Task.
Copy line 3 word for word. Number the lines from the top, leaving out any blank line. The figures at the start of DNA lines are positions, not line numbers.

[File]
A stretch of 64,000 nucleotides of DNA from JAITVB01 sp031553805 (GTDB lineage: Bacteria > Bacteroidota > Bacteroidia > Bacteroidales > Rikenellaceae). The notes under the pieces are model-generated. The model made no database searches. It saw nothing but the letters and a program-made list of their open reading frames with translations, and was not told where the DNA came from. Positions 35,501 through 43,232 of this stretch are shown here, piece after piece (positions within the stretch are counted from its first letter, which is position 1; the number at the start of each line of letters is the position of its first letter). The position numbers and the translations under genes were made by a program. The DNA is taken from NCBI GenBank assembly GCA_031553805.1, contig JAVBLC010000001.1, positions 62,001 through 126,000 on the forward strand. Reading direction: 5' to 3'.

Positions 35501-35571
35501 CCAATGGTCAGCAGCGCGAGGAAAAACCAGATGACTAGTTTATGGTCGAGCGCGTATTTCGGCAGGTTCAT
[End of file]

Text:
35501 CCAATGGTCAGCAGCGCGAGGAAAAACCAGATGACTAGTTTATGGTCGAGCGCGTATTTCGGCAGGTTCAT